Now let’s talk about the worst tool in all of Photo POS, the perspective tool. To access this tool, you go Effects > Deformations > Perspective. You use perspective when you want to give objects access to the Z-axis. I used it because I wanted to create the illusion that my guy is possibly hiding or is at least obscured by the tree behind him. In my case I’m lucky to be using such a simple model as I get away with some details like how light exactly hits facial contours and how details give away exact positioning. Usually perspective tools are not good for beginners as it’s easy to stretch images in awkward ways and can create an uncanny effect. That goes for me to, you could maybe say that it looks like I’m Michael Jackson leaning forward in the final image.

Why do I have such a disdain for the perspective tool, because it’s ineffective. In other editors like Adobe Photoshop and Gimp the perspective tool is formatted like a transform tool but with more anchors. Photo POS you are dealing with width and height sliders. This limits the precision you can operate with and makes the tool annoying to use but I guess as a trade-off if you just want to do simple tilts then it effectively morphs the image pretty efficiently.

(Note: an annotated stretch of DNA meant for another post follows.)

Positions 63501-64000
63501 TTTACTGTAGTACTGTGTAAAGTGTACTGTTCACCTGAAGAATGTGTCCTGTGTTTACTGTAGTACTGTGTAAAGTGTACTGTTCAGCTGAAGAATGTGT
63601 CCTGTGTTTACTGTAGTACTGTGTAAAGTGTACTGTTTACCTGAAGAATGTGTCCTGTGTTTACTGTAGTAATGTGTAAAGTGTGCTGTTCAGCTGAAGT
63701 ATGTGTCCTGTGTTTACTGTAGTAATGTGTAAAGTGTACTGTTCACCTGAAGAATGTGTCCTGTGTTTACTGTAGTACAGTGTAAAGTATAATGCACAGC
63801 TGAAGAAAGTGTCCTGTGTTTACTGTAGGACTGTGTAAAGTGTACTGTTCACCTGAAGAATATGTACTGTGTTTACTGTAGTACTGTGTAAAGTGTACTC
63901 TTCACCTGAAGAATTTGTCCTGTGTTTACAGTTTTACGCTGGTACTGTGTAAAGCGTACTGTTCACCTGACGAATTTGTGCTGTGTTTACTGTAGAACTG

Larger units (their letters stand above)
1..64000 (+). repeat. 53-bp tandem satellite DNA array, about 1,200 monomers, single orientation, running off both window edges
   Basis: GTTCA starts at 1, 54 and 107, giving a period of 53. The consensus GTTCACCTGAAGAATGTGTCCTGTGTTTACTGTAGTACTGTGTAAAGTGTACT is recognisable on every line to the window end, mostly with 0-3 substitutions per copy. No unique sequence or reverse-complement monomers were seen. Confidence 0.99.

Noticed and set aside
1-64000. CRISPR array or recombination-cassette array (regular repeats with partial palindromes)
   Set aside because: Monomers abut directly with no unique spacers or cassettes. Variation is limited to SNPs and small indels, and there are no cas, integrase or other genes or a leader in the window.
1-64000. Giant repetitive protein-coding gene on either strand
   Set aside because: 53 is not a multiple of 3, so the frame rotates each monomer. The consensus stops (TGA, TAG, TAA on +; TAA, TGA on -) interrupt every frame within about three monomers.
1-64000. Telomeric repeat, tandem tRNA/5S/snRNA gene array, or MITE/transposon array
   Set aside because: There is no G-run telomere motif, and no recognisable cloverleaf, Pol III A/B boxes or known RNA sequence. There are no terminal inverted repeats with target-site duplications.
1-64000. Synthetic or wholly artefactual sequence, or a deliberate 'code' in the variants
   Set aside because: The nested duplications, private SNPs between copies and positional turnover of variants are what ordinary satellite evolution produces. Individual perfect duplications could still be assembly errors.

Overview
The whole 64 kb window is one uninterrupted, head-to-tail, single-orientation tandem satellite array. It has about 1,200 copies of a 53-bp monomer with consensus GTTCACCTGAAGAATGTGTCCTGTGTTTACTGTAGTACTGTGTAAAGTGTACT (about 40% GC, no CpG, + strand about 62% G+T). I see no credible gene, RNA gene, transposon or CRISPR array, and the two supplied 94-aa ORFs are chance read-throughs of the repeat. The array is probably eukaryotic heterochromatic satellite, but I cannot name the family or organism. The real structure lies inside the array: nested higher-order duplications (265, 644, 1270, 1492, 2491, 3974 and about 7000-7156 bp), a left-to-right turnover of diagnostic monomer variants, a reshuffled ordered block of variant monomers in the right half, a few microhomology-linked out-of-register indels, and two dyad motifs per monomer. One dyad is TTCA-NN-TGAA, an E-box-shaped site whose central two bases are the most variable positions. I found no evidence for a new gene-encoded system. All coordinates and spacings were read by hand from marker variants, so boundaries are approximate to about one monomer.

For my final image I set it to Width (-11) and Height (14) but as always play around with the slider and see what works for you.

In the Thick of Things

How do we give enough of an illusion that it appears that this guy is actually amidst the scene of our background image? It is important to remember this; I know I often do but we as people are not flat. If my guy is to interact like a real person in this environment, he shouldn’t be flat. Luckily, we have a tool that can give us an interesting look.

I used the bevel effect which is a tool that manipulates the shading of an object to give it the appearance of being sloping or curved outlines. By using this we can create a subtle illusion that there’s dimensions to this figure, that we aren’t viewing them perfectly head on and therefore can see the curvature of the face, arms and shoulders. Here’s what is neat about using the bevel in this particular instance, we can manipulate to almost give us the effect completely. Bevels often use “Two Shades” representing highlights and shadows. So in this case adjusting the color style of our bevel to a color matching our light source can we create a glowing edge of light blue giving the impression that it is back-lighting creating a silhouette. Above you can see the exact measurements I put and how it altered the appearance of the stand-in.